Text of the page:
My Lords, I, too, thank my noble friend for giving us the opportunity to debate this important topic today.
With the passing of time, the reality of the economic record and performance of the previous Labour Government becomes clearer. Having inherited a decent economic situation in 1997, it is a pretty depressing story. To be sure, there were some nuggets amid the dross-the decision to stay out of the euro and handing over the setting of interest rates to the Bank of England- but the underlying theme was that the man in government, whether central or local, knows best. Complexity was piled on complexity, needing armies of enforcers. Measures were so complex that they often missed their target. They were presided over by a man who claimed that he had abolished boom and bust-hubris indeed.
Today, one of the most amazing features is the collective amnesia that seems to have overtaken the Labour Party on that whole matter. As the noble Lord, Lord King of Bridgwater, reminded us, the perilous situation in which we remain appears to the Labour Party to be nothing to do with its record in government but merely the result of a malign alliance between sub-prime mortgages in the US and rapacious bankers elsewhere in the world.
For me, the most depressing statistic of the past 12 years-here I echo my noble friend Lord Trenchard-has been the shift in employment from the private to the public sector. As my noble friend told us, more than 1 million jobs went out of the productive economy into the state sector, so that there are now parts of the country in which 40 per cent or even 50 per cent of the people employed are employed by the state. That trend leads to madness and is certainly no way to build a prosperous Britain.
I particularly welcome the Chancellor's efforts to rebalance the economy by stimulating private sector economic activity. It is true that because, as his Labour predecessor told him when he took office, there is no money, these measures are necessarily modest, but cuts in corporation tax, extending EIS tax relief, relief for small businesses from further regulation and so on are all very welcome.
Although the Government can set the mood and prime the pump, reviving the economy will need a much greater contribution from the private sector banks than there is at present. Here I follow my noble friend Lord Newby. When he winds up the debate, my noble friend will reply that the banks have promised to lend an additional £190 billion to SMEs. That is quite true, but stating the quantum is not the whole answer. The equally important issues are, first, the process by which the funding is obtained, secondly, the time it takes to complete it and, thirdly, to whom it is being offered.
The past few years have seen the end of what has been called relationship banking for SMEs. In prior years, the bank manager would get to know his customer over a period of years and would have a certain amount of latitude on extending credit facilities on his own initiative. Certainly his assessment of the credit-worthiness and likely success of the borrower would be taken into account in any lending decision. That is no longer the case. Now it is all down to credit scoring. The credit committee knows nothing about the business. It does not know whether the applicant has been a customer of the bank for five minutes or 50 years; it is all down to the credit score. In effect, the relationship manager in most of these banks now fulfils a function akin to the speak-your-weight machine that you find on a seaside pier.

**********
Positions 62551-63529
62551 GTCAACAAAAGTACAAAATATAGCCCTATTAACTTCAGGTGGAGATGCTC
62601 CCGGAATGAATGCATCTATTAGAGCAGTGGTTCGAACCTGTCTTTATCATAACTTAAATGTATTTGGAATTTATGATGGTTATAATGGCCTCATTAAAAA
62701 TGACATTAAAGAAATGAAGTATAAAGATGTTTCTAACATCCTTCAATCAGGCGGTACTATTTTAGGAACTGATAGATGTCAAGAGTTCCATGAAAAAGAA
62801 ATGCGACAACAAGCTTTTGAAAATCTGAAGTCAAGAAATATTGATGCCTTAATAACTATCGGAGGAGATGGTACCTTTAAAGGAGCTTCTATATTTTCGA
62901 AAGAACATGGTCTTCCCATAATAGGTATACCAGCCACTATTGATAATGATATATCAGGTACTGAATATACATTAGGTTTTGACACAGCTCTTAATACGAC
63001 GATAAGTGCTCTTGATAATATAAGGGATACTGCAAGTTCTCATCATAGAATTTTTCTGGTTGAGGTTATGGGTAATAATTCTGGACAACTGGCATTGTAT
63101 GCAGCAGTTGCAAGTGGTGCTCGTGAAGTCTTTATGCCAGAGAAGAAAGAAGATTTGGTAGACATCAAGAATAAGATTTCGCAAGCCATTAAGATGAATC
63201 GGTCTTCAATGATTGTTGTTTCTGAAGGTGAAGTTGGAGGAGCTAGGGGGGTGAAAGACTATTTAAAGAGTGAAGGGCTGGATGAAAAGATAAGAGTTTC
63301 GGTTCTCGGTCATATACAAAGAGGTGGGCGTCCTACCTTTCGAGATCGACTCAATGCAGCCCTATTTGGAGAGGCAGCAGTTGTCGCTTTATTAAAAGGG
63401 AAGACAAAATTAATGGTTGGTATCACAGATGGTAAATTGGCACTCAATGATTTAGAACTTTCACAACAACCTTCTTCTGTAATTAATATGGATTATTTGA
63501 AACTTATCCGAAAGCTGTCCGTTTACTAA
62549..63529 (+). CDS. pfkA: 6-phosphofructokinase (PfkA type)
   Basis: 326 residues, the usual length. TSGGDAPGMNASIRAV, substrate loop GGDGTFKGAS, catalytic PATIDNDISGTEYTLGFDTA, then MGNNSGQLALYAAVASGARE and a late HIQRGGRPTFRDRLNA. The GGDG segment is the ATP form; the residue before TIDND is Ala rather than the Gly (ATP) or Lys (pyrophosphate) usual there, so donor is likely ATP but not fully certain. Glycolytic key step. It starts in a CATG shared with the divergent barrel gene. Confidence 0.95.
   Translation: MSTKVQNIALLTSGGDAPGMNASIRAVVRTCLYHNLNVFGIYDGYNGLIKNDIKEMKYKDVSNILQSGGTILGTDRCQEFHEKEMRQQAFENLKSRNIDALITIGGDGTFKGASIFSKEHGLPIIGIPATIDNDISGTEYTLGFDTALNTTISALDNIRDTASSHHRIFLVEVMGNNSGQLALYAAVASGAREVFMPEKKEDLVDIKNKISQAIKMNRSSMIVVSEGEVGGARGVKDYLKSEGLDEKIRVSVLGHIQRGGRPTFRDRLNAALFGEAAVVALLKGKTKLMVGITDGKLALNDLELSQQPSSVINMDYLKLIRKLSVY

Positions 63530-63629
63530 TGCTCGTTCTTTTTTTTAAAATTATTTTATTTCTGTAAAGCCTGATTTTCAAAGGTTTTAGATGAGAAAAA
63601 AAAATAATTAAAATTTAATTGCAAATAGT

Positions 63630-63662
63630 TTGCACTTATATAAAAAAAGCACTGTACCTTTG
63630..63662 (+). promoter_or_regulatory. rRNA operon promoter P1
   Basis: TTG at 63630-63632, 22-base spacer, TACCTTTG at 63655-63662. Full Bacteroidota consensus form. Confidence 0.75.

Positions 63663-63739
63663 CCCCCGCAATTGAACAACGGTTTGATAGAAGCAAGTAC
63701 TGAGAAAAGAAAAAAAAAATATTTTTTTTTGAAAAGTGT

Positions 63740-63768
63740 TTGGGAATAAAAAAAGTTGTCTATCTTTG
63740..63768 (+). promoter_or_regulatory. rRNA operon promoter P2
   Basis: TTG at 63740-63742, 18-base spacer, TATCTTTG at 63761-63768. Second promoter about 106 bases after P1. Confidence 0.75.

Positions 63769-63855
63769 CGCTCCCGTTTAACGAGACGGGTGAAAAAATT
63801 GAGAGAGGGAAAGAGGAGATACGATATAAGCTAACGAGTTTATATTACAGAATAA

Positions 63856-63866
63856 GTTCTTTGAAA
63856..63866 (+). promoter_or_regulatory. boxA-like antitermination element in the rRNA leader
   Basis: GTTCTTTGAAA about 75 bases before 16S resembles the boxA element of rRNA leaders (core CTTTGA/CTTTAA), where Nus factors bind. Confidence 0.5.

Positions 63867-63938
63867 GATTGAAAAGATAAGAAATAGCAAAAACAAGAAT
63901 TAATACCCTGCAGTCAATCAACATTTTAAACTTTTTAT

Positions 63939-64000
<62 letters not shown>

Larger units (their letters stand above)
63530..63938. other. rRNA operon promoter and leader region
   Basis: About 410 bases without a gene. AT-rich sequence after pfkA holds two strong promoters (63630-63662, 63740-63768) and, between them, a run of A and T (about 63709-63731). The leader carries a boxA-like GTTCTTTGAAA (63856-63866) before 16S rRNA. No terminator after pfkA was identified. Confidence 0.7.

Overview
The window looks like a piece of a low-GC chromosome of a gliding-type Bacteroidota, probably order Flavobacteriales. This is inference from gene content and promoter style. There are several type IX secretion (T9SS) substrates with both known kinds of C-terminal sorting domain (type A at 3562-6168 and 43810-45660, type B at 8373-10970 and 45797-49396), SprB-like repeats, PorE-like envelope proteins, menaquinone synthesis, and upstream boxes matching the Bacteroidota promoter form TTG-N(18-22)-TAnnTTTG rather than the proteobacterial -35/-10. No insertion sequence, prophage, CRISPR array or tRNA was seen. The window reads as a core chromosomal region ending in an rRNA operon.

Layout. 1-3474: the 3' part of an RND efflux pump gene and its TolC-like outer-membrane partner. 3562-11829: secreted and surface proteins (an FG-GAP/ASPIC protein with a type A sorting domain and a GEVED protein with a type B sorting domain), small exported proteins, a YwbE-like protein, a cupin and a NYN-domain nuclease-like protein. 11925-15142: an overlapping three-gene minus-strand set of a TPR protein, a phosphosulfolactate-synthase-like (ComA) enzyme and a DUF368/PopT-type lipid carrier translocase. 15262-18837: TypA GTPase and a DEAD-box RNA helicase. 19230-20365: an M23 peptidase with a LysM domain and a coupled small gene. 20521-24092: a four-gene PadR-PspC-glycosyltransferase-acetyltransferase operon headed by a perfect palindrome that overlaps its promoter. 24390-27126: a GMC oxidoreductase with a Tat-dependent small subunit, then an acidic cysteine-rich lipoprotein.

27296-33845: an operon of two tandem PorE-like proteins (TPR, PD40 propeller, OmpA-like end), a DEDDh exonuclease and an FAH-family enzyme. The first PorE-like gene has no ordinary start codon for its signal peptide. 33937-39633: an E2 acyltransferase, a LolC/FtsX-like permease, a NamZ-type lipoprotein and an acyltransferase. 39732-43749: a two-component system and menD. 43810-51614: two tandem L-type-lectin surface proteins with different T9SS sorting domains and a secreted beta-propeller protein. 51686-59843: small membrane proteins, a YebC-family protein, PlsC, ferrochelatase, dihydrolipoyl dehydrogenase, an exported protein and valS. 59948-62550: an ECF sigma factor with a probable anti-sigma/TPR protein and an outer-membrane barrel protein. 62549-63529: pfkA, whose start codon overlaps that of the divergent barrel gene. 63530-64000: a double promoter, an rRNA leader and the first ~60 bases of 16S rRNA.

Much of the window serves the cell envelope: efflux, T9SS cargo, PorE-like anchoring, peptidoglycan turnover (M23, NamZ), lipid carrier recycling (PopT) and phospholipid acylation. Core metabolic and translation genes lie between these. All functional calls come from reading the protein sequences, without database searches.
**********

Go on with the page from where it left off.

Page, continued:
Then there is speed. SMEs are time constrained. They do not always plan ahead as well as they should, so speed of response is very important. While it is true that the banks have made some progress in this regard since the darkest days of 2009, there is more to be done. Then there is the question of which firms will get the funding. Let me illustrate with a practical example. A firm of my acquaintance needs occasional short-term funding for one to seven days, usually of about £1 million. It is well secured and is therefore low risk. The firm decided that, in order to allow for a margin of error, the application to the bank should be for a credit facility of £2 million. You may imagine its surprise when the credit facility offered was £5 million and a covering note suggested that the bank would happily entertain a request for £10 million. Inquiries revealed that this lending would qualify to be part of the bank's contribution to the £190 billion and because it was very low risk, so the higher the amount it could attribute to it, the better. I hope that my noble friend will monitor carefully not just the quantum of lending but the process by which it is made available and its destination.
This promise by the banks, like the Chancellor's Budget, addresses the short-term tactical challenges. Looking further ahead, if we are truly to rebalance the economy, there will need to be much higher capital investments by SMEs in the future than in the past. This will require the availability of longer-term funding facilities than envisaged by the £190 billion pot. That in turn poses a challenge to the banks under the matching liquidity provisions envisaged by the Basel 3 proposals. I trust that the Government are keeping this longer-term issue firmly in mind as they navigate their way through the choppy short-term seas.